They picked Sabrina. And so did everyone else. Maybe it’s because of Kiernan Shipka’s larger presence, compared to the three relatively unknowns in Charmed. Looking at the numbers, Kiernan has 838K followers on Instagram and 67.2K on Twitter. The Charmed stars have about 650K on Instagram and 82.7 on Twitter COMBINED, making their social media presence less than Kiernan’s. On the qualitative side, Mad Men was a groundbreaking and critical darling while the Charmed stars are coming from shows you’re less likely to have heard of or in parts you’re less likely to remembers. Of course, parts for women of color are much harder to come by – overall, women get just 40% of the speaking roles on television and only 33% were women of color or just 13% overall. None of the Charmed stars would have been even considered to play John Hamm’s daughter.

Sabrina vs Charmed

But I don’t think so. I don’t think it’s that Netflix’s PR machine is 725-time better than the team at the CW. I don’t think it’s that Sabrina came out all at once, allowing TV writers to binge watch the whole thing, while those wanting to write on Charmed have to wait for weekly installments. Those things may play a role. But the underlying reason can be found at the intersection of racism and sexism, clearly the extra penalty women of color pay for existing in this society.

Rarely do you get such a clear example. Here we have two eerily similar shows. They’re released weeks apart. They’re both reboots of early 00’s hits. They’re both about TEENAGE WITCHES. It’s pretty darn specific. Yet one show centers a white girl and her experiences while the other features Latinas. And that show gets taken more seriously. It takes up more space. It is deemed more “feminist.” There’s no getting around it. Race is the key difference. And that’s fucked up. As we say at Mujeres Problemáticas, it’s hard out here for a bruja.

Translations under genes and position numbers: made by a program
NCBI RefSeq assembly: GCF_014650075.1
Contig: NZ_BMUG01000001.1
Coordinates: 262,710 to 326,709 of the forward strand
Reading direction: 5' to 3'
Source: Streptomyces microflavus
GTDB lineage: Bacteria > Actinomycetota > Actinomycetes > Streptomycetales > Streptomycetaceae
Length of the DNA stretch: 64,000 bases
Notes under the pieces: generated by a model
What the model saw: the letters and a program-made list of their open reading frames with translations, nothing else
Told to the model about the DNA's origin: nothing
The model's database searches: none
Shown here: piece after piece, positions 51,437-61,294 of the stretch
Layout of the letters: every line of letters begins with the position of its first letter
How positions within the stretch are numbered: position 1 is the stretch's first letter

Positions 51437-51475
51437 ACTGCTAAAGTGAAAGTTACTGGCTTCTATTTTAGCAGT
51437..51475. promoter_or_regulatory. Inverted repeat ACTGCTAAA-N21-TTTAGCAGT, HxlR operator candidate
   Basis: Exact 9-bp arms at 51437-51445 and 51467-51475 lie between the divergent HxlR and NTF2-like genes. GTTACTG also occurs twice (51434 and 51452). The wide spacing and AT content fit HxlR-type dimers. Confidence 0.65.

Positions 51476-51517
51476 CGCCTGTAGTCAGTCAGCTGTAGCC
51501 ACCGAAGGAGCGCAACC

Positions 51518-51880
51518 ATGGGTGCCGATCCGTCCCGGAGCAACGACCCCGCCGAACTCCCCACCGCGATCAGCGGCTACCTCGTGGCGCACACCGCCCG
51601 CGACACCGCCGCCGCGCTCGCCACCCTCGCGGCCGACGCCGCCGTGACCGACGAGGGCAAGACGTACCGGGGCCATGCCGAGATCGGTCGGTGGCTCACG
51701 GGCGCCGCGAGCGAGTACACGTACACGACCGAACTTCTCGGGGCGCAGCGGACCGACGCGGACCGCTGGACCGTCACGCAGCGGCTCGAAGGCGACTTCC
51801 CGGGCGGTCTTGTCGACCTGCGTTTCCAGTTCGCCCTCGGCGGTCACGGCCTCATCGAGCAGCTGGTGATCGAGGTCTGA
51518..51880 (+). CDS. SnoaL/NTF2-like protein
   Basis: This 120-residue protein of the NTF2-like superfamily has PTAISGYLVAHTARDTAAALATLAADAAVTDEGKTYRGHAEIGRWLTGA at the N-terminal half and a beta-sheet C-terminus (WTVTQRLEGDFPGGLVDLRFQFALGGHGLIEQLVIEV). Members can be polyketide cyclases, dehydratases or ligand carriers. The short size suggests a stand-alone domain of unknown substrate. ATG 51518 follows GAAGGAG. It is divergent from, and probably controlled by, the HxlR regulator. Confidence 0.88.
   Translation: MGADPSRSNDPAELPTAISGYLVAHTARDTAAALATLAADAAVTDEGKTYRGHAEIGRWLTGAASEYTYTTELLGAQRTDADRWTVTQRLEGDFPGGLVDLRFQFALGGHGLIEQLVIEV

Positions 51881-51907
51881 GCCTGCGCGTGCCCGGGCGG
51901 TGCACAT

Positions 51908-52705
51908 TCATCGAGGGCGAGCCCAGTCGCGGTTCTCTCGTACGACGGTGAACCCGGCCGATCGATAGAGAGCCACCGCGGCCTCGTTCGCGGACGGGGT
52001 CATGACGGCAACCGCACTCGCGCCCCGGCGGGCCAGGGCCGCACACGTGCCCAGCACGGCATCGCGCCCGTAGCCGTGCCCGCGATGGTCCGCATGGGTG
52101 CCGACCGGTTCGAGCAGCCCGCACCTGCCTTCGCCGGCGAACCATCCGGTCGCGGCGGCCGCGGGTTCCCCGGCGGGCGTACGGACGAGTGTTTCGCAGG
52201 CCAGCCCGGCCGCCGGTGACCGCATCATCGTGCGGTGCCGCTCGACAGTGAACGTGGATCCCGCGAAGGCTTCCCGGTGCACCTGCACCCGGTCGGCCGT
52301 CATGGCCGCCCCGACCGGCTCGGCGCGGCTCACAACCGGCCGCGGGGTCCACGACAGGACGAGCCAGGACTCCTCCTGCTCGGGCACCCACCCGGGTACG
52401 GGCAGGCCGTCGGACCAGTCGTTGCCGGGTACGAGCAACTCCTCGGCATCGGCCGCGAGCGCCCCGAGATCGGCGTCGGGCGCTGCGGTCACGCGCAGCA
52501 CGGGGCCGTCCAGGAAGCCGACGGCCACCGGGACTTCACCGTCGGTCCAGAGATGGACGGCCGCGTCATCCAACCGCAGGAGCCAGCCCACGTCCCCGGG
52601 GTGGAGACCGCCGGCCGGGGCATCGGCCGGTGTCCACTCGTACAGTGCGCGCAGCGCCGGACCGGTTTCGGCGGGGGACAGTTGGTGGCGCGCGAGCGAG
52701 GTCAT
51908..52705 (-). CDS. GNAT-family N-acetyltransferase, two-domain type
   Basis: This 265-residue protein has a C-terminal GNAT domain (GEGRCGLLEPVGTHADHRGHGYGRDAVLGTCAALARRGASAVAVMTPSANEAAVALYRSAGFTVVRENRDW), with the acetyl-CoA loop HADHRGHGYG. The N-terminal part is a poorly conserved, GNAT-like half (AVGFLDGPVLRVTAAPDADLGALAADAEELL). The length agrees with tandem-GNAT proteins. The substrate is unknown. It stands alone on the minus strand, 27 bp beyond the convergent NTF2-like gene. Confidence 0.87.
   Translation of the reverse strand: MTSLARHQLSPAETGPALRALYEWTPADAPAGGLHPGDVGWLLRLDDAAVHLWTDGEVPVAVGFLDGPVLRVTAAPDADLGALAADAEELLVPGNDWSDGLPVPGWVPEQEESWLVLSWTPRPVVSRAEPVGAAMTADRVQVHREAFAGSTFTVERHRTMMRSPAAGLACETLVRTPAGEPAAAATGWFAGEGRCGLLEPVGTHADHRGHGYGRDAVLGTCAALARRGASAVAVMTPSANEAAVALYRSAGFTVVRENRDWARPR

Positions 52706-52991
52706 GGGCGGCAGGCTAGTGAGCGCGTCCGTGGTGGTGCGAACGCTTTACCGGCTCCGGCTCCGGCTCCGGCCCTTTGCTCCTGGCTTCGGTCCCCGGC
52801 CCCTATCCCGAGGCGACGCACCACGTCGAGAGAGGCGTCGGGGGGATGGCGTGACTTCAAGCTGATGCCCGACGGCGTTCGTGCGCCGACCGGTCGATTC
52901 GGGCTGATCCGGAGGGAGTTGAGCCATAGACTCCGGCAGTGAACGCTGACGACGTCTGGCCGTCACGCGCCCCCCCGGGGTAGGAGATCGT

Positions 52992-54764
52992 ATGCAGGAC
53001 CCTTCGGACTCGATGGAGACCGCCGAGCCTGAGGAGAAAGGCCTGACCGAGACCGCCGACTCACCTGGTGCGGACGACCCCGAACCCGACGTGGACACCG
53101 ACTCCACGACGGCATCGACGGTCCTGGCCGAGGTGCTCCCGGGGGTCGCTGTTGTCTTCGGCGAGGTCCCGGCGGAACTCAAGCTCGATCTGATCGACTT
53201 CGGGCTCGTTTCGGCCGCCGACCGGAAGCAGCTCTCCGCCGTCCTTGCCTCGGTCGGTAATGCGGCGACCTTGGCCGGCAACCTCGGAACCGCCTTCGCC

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Hi Fall TV: I’m Latino and NOT a Criminal

Dear Fall TV:

I’m writing to let you know that I’m Latino and not a criminal. Also I exist. Hi!

So before you can say “Latino Magnum PI,” I want to let you know that I’m also not part of the criminal justice system. I’m not a perp, victim, cop, DA, or personal investigator. Crime’s not really a big part of my life. One time my wallet was stolen. It sucked. BUT it was hardly a defining experience. Also, I’m not part of the drug trade. I’m not a mule, addict, dealer, mob boss, or corrupt politician profiting off the people’s suffering. True, I have been known to smoke weed from time to time but that hardly makes me a candidate for the Latino reboot of Friday.